Prof Jeremy Thompson, CNBP Chief Investigator at the University of Adelaide was a panelist at a ‘Science in the Pub’ outreach event where he presented a talk titled ‘Life outside the womb’ at the Rob Roy Hotel, Adelaide, September 7th, 2018.
CNBP’s Dr Jiawen Li has given a science talk at the College of Optical Science and Engineering, Zhejiang University, China, 7th June, 2018. The talk’s title was ‘Miniaturized multimodal fibre-optic probes for biomedical applications’.
While at the college, Dr Li also visited laboratories specialising in super resolution microscopy, holography and optical coherence tomograpy (OCT). She also shared with undergraduate and master students, her experiences of studying in both the United States and Australia, and provided her perspective on potential career paths for post-doctorate researchers.
The BioNetwork 2018 symposium titled ‘Killing it in Science’ was held Friday, 13th April at Macquarie University with significant CNBP involvement at the event.
The aim of the symposium was to foster interactions across the Macquarie University biosciences researcher community encompassing the Science & Engineering and Medicine & Health Sciences Faculties.
A unique career-building panel session was held in the morning of the symposium and a scientific session was held in the afternoon to create a platform for interdisciplinary research collaborations to commence novel or strengthen existing projects.
CNBP Associate Investigators Dr Alfonso Garcia-Bennett (Macquarie University) and Dr Varun Sreenivasan (University of New South Wales) were both invited speakers at the event speaking to their careers in academia, providing tips for advancement as well as outlining challenges that they had faced.
For the science session, CNBP students Mina Ghanimi Fard and Sameera Iqbal (pictured top left) jointly presented on the brain and the targeting and measuring of central nervous system sugar receptors. Other CNBP students also took part with Piotr Wargocki, Kashif Islam, Minakshi Das and Rachit Bansal presenting their CNBP releated science during the morning and lunch-time poster sessions.
CNBP AI’s Annemarie Nadort and Nima Sayyadi were both key members of the symposium organising committee.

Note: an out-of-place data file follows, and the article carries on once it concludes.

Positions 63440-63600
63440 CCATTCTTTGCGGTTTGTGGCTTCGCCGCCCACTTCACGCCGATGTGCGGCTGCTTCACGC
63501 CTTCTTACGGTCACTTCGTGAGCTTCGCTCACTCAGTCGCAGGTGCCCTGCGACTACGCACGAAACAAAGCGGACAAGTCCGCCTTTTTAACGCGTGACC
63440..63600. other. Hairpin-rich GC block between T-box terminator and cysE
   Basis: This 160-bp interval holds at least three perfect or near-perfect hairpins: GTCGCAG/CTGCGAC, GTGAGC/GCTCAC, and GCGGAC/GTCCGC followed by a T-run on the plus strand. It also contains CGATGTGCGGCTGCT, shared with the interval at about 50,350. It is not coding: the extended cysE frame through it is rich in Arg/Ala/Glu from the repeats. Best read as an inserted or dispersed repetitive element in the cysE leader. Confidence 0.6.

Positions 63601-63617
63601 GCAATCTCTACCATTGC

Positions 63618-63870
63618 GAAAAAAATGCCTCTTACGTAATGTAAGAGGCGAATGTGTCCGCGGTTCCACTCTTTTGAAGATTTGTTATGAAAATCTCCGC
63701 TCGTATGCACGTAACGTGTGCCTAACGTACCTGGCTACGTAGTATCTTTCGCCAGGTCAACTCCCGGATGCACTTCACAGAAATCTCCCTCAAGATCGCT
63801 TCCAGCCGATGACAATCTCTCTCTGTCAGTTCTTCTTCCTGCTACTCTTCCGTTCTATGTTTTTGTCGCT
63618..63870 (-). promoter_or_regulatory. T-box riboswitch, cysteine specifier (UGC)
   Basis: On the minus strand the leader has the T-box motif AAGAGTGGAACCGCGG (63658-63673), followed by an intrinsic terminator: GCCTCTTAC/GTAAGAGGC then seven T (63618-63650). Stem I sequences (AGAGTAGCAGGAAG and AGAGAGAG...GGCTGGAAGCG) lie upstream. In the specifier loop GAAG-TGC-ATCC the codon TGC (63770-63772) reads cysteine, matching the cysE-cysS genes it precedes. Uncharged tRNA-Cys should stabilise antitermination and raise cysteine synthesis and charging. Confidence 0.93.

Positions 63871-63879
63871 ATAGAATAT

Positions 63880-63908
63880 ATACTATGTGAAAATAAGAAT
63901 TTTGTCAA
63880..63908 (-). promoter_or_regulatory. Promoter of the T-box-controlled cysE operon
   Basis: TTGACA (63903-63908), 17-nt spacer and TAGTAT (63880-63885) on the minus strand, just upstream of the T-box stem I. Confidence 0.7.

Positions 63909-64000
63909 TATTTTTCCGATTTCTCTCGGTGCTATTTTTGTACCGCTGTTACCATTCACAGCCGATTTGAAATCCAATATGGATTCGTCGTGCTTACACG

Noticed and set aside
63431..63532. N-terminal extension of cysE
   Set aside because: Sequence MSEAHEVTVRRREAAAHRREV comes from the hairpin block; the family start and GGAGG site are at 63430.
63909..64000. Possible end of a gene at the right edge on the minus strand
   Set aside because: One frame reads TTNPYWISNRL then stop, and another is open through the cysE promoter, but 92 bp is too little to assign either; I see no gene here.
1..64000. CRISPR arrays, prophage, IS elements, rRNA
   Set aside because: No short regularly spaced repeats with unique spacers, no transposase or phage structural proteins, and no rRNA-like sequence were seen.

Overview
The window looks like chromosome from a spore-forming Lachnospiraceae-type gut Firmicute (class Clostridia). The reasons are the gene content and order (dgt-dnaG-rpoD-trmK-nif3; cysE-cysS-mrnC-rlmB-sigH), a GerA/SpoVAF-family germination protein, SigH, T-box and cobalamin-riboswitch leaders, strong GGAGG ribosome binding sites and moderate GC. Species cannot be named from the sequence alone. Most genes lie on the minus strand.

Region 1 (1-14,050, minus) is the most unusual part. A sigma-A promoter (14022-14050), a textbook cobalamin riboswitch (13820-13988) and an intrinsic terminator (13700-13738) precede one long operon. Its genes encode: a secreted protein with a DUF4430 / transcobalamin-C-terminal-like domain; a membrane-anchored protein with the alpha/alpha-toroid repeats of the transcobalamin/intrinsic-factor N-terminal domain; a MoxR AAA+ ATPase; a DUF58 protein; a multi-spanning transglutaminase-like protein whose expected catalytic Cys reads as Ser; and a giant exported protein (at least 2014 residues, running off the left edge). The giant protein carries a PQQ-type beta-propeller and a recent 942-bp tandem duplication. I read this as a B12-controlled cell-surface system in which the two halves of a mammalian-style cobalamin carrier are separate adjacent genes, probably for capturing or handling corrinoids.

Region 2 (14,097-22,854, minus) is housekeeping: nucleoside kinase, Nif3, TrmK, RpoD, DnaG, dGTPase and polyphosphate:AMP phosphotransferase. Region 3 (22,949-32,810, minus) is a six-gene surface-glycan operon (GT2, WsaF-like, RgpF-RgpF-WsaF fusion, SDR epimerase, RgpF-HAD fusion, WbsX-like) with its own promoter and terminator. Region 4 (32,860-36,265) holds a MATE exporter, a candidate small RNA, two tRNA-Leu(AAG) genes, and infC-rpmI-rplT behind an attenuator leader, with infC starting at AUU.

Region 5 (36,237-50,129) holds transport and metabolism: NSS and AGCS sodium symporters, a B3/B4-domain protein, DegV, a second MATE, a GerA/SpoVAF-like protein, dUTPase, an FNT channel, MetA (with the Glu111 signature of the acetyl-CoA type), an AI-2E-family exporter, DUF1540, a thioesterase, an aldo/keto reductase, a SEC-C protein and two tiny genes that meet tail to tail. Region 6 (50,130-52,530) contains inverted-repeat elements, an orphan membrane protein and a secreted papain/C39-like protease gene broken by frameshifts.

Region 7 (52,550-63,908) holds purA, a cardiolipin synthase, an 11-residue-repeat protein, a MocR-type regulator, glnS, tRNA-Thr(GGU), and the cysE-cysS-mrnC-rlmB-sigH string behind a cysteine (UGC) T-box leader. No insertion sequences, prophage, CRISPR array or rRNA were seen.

“We had a fantastic engaged crowd of over 150 attendees and a wide range of presenters covering careers in academia, research-industry collaboration, innovative bio-research activity and much much more,” said Annemarie Nadort.
“There was so much positive feedback from participants on the day and we’ve kick-started a great many conversations and discussions which will hopefully build new research relationships and lead to even more innovative science taking place.”
The ability to develop a holistic and interdisciplinary vision was raised as a key attribute and skill by CNBP Deputy Director Prof Ewa Goldys at today’s ‘Key Thinkers – Key Concepts – Scholarly Gaze’ panel discussion, coordinated by the Faculty of Human Sciences, based at Macquarie University.
The event, consisting of prominent scientific speakers across differing disciplines, looked to better define the process of ‘seeing’ and ‘observation’ within the higher education research environment. Discussed were the use of technologies and techniques to help support advanced scientific theory development as well as best-practice methodology and laboratory experimentation.
Goldys, Professor at UNSW and Adjunct Professor at Macquarie University noted the advantages of having alternate vantage points and expertise from differing disciplines in her imaging, visualisation and cell colour research at the CNBP.
“It is the ability to bring together multiple disciplines and areas – such as physics, chemistry, biology, medicine and materials science – that allows for the big science and health questions to be explored and then answered,” she said.
Below – Prof Ewa Goldys discussing the way in which she has successfully combined computer analysis with microscopy, to extract highly detailed cellular information that can help distinguish between healthy and diseased cells.